Farmers are notorious for preferring to farm while leaving business dealings to trust, fate or chance. Afterall, there are only so many hours in a day, and when farm families work near each other all day, it is tempting to believe that assumptions or verbal communication may replace written text. Farmers must remember, however, that every business entity carries legal and tax implications, and the written operating agreement may save a lot of headaches and heartaches when legal and tax issues arise.
Registering as a business
Corporations and limited liability corporations (LLC) register their business with the Wisconsin Department of Financial Institutions by filing their articles of cooperation or as in the case of an LLC, articles of organization, and paying a fee (visit https://www.wdfi.org/ to learn more). It’s within these articles that the business names itself, defines its purpose and legally identifies its members.
The business’s articles of corporation/organization are different from its organizing document. An organizing document is a contract between business owners (legally referred to as ‘members’ in an LLC or ‘shareholders’ in a corporation) that details control and management of the business. Depending on the business entity, organizing documents are known as partnership agreements, bylaws, or operating agreements. Partnerships use partnership agreements, while corporations (S-, C-, B-, cooperative and nonprofit) and nonprofits use bylaws. The organizing document for an LLC is known as an operating agreement.
Although writing an operating agreement is not required in Wisconsin, members have much more legal protection when they have written one. The operating agreement guides the relationship between the people managing the LLC. Members write the operating agreement to prepare for worst-case scenarios affecting their business relationships.
Every member of the potential LLC should take time to consider what they want included in the operating agreement. Skeletal operating agreement templates for agricultural LLCs are available in textbooks and from the internet. Multiple conversations between the members are needed to draft farm-specific content into these templates. Worksheets and checklists are available to guide those conversations. Once you have a basic understanding of the points addressed in the worksheets or checklists, you can take your responses to the attorney for them to write the operating agreement specific to your farm’s LLC. If you choose to write it yourself, as it is a legally binding document, an attorney should review your draft and write the final document for correct legalese set forth by Wisconsin statutes. Coming prepared to the attorney’s office will save in billable hours.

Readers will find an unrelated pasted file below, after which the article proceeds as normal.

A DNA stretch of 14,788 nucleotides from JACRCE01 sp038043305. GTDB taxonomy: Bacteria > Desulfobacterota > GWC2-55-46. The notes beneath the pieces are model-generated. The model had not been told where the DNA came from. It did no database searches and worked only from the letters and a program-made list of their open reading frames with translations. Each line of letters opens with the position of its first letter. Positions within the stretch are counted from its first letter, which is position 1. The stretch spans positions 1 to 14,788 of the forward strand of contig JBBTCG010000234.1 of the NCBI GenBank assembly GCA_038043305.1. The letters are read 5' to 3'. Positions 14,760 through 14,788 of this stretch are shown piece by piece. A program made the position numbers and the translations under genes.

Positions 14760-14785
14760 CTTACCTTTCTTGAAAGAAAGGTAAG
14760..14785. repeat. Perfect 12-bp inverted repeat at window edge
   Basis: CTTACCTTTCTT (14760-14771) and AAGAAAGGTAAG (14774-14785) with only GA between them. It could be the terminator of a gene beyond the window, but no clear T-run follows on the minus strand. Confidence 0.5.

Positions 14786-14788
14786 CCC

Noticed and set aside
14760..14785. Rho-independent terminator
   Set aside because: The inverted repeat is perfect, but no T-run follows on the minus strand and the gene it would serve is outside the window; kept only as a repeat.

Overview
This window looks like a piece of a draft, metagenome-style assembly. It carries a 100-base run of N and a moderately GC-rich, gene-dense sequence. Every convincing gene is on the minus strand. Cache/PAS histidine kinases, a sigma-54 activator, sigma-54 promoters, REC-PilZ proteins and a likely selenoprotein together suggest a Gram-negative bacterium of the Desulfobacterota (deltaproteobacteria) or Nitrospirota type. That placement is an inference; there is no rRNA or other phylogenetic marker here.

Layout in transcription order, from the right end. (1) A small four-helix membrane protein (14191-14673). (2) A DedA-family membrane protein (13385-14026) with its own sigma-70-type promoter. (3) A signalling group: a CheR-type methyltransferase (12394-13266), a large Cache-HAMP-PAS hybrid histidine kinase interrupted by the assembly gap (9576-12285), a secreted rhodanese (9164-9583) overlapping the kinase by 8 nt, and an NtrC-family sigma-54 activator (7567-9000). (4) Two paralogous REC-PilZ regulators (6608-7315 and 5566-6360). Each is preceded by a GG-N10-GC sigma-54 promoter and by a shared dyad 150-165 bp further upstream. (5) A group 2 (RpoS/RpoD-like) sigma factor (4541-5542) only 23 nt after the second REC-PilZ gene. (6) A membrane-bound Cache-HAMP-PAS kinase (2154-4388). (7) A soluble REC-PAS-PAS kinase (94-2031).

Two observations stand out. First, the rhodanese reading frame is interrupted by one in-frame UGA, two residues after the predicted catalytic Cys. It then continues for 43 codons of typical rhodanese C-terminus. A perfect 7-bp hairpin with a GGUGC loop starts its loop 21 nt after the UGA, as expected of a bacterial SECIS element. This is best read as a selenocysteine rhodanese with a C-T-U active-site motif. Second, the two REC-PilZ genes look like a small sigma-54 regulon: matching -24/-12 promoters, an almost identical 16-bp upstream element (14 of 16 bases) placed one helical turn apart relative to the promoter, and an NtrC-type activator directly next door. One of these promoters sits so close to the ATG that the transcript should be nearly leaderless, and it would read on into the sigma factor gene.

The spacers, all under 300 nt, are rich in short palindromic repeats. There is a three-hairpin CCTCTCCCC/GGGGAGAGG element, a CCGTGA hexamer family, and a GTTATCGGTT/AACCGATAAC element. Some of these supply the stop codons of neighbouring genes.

Worksheets to use while drafting an LCC operating agreement are available in the UW-Madison Division of Extension’s Cultivating Your Farm’s Future Workbook for Farm Succession Planning in Wisconsin. Checklists are available in the Farmer’s Guide to Business Structures by Rachel Armstrong, et.al. (published 2017, SARE Outreach Publications). Contact your county Extension agriculture educator for access to these resources.
The complexity of the operating agreement evolves during the members’ drafting conversations. Content included within in the LLC operating agreement is organized into articles (or categories) that
- List the capital contributions of the members that in turn determine the percentage interest of each member. Capital contributions are assets (cash, equipment, services, etc.) transferred to the LLC. The management of the LLC’s contributed capital is detailed in this article.
- Detail allocation of profits and losses, and distributions from the LCC to its members.
- Outline the management of the business: defining which members have a say in the business’s management, who has voting privileges, the voting process and how meetings of the members occur.
- Set the members’ limitation of liability, independent activities and indemnification.
- Detail how a member may exit the business.
- Describe the recordkeeping and accounting system that will be used.
- Detail dissolution and liquidation of the business assets.
- Provide amendments, general provisions and investment representations for the business.
Reviewing the operating agreement
Don’t forget about the operating agreement once it’s been written. It should be taken out of the drawer and reviewed with all the members at least annually. The agreement is a living document, shaped to match the ongoing needs of the business.a